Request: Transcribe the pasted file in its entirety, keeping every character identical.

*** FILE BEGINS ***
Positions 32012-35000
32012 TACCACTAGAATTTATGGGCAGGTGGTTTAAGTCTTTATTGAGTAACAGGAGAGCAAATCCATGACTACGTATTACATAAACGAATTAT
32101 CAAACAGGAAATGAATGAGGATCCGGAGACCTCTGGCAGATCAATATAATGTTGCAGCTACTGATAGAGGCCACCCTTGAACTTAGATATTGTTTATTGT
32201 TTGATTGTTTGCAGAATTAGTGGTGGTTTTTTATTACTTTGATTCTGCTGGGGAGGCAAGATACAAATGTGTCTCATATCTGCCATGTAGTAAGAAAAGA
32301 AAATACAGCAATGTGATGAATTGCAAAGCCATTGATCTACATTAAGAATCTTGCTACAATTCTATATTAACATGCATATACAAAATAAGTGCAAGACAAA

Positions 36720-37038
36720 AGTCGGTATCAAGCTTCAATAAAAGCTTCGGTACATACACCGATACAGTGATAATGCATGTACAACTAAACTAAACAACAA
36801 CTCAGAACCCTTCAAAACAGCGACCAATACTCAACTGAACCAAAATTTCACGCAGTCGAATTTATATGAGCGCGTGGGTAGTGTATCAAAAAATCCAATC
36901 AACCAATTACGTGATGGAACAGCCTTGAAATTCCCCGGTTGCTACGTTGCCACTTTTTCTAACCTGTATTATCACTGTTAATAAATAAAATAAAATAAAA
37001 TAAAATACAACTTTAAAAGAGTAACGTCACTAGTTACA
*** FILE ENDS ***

Positions 32012-35000
32012 TACCACTAGAATTTATGGGCAGGTGGTTTAAGTCTTTATTGAGTAACAGGAGAGCAAATCCATGACTACGTATTACATAAACGAATTAT
32101 CAAACAGGAAATGAATGAGGATCCGGAGACCTCTGGCAGATCAATATAATGTTGCAGCTACTGATAGAGGCCACCCTTGAACTTAGATATTGTTTATTGT
32201 TTGATTGTTTGCAGAATTAGTGGTGGTTTTTTATTACTTTGATTCTGCTGGGGAGGCAAGATACAAATGTGTCTCATATCTGCCATGTAGTAAGAAAAGA
32301 AAATACAGCAATGTGATGAATTGCAAAGCCATTGATCTACATTAAGAATCTTGCTACAATTCTATATTAACATGCATATACAAAATAAGTGCAAGACAAA

Positions 36720-37038
36720 AGTCGGTATCAAGCTTCAATAAAAGCTTCGGTACATACACCGATACAGTGATAATGCATGTACAACTAAACTAAACAACAA
36801 CTCAGAACCCTTCAAAACAGCGACCAATACTCAACTGAACCAAAATTTCACGCAGTCGAATTTATATGAGCGCGTGGGTAGTGTATCAAAAAATCCAATC
36901 AACCAATTACGTGATGGAACAGCCTTGAAATTCCCCGGTTGCTACGTTGCCACTTTTTCTAACCTGTATTATCACTGTTAATAAATAAAATAAAATAAAA
37001 TAAAATACAACTTTAAAAGAGTAACGTCACTAGTTACA